|original painting for the November 1935 issue of WEIRD TALES|
Margaret Hedda Johnson was born in Chicago on December 9, 1900. In the early 1920s she attended the Chicago Academy of Fine Art where she studied fashion design. Afterwards, she became a freelance artist as a fashion illustrator for various newspapers. She married Myron "Slim" Brundage in 1927 and they had one son, Kerlyn. The marriage didn't last long and they separated, leaving Margaret to care for her child alone, as well as a mother in poor health, with little, if any, financial support from her husband. They divorced in 1939.
Desperate to get away from the mundane world of fashion -- and of black and white art -- she brought her portfolio to WEIRD TALES, "the magazine of the bizarre and unusual", whose offices were located in Chicago. The magazine was founded by publisher Clark Henneberger in 1923, and Farnsworth Wright took over as editor in 1924 after former editor Edwin Baird was fired. After seeing a drawing of an Oriental dancer, they gave her work as a cover artist for another of their titles, ORIENTAL STORIES, despite her limited knowledge of colour reproduction. Her first cover was for the Summer 1932 issue. (ORIENTAL STORIES would soon be renamed THE MAGIC CARPET; it only ran sporadically from October 1930 to January 1934.)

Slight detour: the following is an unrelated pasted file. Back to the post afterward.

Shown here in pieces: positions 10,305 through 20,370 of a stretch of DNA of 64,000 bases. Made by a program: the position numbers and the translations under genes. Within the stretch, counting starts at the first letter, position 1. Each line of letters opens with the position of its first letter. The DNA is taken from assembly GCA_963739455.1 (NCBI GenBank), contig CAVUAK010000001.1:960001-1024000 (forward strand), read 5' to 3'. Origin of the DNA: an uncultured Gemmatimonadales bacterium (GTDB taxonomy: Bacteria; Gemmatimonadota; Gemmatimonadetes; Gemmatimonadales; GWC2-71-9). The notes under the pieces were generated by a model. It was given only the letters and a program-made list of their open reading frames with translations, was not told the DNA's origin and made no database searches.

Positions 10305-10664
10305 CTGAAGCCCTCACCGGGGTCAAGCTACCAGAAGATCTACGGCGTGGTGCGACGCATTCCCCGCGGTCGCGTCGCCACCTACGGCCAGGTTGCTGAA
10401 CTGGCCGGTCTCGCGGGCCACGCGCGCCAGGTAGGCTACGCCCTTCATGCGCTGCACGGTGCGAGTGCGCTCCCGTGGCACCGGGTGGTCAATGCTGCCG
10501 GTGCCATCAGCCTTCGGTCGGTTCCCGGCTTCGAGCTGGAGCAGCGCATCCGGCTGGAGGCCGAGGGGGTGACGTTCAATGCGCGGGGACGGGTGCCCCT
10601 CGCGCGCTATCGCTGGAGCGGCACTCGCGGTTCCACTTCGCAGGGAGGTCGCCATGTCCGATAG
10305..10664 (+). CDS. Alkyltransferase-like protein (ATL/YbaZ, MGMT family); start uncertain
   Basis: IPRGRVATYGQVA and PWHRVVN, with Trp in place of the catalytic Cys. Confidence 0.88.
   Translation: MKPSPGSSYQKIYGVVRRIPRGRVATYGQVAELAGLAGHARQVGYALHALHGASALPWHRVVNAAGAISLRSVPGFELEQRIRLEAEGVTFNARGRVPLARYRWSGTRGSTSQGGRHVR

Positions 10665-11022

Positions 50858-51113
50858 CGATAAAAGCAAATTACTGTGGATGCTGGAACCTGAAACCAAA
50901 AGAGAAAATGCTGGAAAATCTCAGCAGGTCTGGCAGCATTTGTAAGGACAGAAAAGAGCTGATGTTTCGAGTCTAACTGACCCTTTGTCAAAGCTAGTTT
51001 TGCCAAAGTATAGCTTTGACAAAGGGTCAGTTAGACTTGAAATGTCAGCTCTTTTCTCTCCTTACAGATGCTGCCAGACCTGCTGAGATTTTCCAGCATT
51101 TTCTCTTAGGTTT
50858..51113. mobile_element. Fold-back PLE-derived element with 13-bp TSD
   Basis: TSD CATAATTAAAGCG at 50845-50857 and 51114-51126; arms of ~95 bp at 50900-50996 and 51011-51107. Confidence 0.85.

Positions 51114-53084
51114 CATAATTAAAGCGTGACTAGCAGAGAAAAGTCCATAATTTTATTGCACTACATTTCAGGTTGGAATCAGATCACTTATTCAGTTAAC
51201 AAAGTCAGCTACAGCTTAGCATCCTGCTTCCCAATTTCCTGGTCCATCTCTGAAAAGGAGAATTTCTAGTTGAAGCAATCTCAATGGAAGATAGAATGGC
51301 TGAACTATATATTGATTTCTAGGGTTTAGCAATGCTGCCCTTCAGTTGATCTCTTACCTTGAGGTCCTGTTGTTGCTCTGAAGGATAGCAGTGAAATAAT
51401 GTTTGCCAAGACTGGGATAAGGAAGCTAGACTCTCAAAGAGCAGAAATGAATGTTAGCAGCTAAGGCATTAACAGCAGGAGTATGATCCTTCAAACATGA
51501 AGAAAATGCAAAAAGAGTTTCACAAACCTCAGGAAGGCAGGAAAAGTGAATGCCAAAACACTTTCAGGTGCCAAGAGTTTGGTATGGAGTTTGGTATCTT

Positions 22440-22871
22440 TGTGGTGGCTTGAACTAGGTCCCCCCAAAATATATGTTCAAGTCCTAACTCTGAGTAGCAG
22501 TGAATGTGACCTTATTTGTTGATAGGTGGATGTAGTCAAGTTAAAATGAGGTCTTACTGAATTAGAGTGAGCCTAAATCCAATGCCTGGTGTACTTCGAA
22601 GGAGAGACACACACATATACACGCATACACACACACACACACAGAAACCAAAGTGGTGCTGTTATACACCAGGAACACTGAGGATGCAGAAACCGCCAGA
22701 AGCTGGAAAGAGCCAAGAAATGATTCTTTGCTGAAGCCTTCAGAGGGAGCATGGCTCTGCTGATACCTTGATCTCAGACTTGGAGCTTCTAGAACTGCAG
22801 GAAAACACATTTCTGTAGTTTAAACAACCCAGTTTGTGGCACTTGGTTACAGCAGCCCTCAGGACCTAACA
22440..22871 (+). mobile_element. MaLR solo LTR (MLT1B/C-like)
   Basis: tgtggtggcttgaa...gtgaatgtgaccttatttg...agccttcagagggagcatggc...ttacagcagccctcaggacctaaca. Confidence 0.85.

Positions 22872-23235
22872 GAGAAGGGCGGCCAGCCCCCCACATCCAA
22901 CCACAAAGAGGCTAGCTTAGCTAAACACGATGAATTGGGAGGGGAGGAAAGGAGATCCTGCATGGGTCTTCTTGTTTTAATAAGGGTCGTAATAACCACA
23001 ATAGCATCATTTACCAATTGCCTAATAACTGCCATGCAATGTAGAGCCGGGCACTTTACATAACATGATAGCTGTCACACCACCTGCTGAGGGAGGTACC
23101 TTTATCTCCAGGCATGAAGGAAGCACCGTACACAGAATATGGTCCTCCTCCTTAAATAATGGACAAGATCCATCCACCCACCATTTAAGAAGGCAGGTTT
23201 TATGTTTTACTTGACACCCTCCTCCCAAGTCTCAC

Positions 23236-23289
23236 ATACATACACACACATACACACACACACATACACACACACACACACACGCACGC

|Brundage's first cover: ORIENTAL STORIES, Summer 1932 issue|
She moved on to the more famous WEIRD TALES with the September 1932 issue, and would paint a total of 66 covers for the magazine, including all nine of the Conan covers. One of those covers helped make the issue a sell-out. Illustrating "The Slithering Shadow", a Conan tale by Robert E. Howard, Brundage's cover showed a naked blonde in bondage being whipped by a scantily-clad brunette, set against a crimson background and exaggerated shadows.
She became the most prolific of the magazine's cover artists, with an unbroken streak from June, 1933 to September, 1936. (There was no August issue for 1936.) Her lurid covers were sensational and controversial, if their letters page, “The Eyrie”, is any indication. While fans -- and many of them were female -- didn't object to the nudity, some thought the covers were misrepresenting the magazine as sleazy trash rather than as a distinguished periodical of weird fiction. But Brundage's nude covers sold issues, and that was all that Wright needed to know. She signed her name "M. Brundage". This is how she was credited in the magazine until the February 1935 issue, where her full name is given, identifying her as a woman. (This may have been an attempt at mollifying the critics who thought the covers were sexist and misogynistic.)